According to 46-state data from the Centers for Disease Control and Prevention (CDC), the majority of schools in 15 states and the District of Columbia reported offering sex-ed curricula or supplementary materials that included information about HIV, sexually transmitted diseases (STDs), and pregnancy prevention relevant to lesbian, gay, bisexual, transgender, and questioning (LGBTQ) students in 2016 (the most recent year for which data are available). In the remaining 31 states, less than half of secondary schools reported offering such curricula or supplementary materials. Utah had the lowest percentage of secondary schools (20.0 percent) that provide such curricula, followed closely by Arizona (20.2 percent). New York had the highest percentage of schools that offer such inclusive curricula (67.6 percent). Data are not available from four states (Colorado, Iowa, Oklahoma, and Texas).
While most LGBTQ youth successfully navigate adolescence, others experience challenges due to stigma and discrimination. An emerging body of research finds that the stress caused by this stigma and discrimination can negatively impact the health of LGBTQ young people. Resources and support can help address health disparities between LGBTQ youth and their straight, cisgender peers.
One health challenge for LGBTQ youth, relative to their straight, cisgender peers, is a higher likelihood of engaging in certain risky sex behaviors, which can be addressed in part by providing LGBTQ-relevant sex-ed information in schools. Data from the CDC’s 2017 Youth Risk Behavior Survey (YRBS) demonstrate that lesbian, gay, and bisexual youth are significantly more likely than their straight peers to have ever had sex, to have had multiple sexual partners, to have had sex before age 13, and to have sex without a condom. Data for trans youth are more limited. However, a recent CDC report of data from 10 states and 9 urban school districts that piloted a question about transgender identity on the 2017 YRBS indicates that a greater percentage of trans students (whose gender identity does not align with the sex they were assigned at birth) reported first having sexual intercourse before age 13 and having had four or more sexual partners, relative to cisgender students (whose gender identity aligns with their sex). Trans students were also more likely than their cisgender peers to report not using any contraception method during their last sexual intercourse.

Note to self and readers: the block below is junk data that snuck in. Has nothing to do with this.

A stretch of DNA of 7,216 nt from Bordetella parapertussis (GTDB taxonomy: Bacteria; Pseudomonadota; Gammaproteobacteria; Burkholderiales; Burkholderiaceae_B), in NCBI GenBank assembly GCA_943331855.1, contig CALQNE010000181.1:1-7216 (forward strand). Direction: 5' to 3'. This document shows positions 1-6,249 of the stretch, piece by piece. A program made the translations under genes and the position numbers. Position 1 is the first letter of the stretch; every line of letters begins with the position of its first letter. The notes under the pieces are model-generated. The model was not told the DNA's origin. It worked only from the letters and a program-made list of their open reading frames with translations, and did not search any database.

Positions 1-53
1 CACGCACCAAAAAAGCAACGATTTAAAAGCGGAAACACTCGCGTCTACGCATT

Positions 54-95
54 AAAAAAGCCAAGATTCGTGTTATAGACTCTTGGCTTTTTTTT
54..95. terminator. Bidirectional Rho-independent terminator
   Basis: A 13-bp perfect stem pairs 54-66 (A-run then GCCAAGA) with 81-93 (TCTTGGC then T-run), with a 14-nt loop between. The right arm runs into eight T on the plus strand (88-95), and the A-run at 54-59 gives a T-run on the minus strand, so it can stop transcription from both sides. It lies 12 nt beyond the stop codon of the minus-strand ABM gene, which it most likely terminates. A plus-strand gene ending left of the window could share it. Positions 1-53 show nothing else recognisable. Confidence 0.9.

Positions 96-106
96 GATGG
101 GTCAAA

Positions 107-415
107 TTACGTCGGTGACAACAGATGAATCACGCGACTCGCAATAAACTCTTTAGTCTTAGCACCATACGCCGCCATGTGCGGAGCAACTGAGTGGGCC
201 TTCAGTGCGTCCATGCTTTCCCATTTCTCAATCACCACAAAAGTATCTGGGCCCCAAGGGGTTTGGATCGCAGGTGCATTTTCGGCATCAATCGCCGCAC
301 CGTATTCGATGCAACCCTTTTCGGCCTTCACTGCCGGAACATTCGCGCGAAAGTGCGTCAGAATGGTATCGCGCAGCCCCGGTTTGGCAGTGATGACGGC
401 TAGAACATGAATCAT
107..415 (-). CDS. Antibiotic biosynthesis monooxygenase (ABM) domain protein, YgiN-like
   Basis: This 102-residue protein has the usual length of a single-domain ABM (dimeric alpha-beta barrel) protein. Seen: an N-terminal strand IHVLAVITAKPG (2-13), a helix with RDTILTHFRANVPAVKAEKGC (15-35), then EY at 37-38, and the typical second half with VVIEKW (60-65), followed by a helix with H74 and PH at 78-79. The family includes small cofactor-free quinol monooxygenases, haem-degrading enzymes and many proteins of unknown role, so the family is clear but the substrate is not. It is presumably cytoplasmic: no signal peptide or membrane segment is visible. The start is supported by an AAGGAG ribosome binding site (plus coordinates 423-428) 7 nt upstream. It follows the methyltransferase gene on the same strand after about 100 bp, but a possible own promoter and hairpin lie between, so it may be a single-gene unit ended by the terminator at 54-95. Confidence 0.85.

One way schools can help address stigma and discrimination and reduce risky sexual behavior among LGBTQ youth is to ensure that they have the same access to relevant sexual health education as their straight, cisgender peers—for example, by including LGBTQ-relevant information as a part of education about HIV, STDs, and pregnancy prevention. Research from the University of Pittsburgh finds that exposure to LGBTQ-relevant sexual health instruction is associated with reductions in risky sexual behavior, lower risk of depression, and fewer reports of bullying among LGBTQ youth. Research conducted by the CDC and others also finds that exposure to LGBTQ-relevant sexual health instruction is associated with reduced suicidal thoughts among all youth, including straight and LGBTQ youth.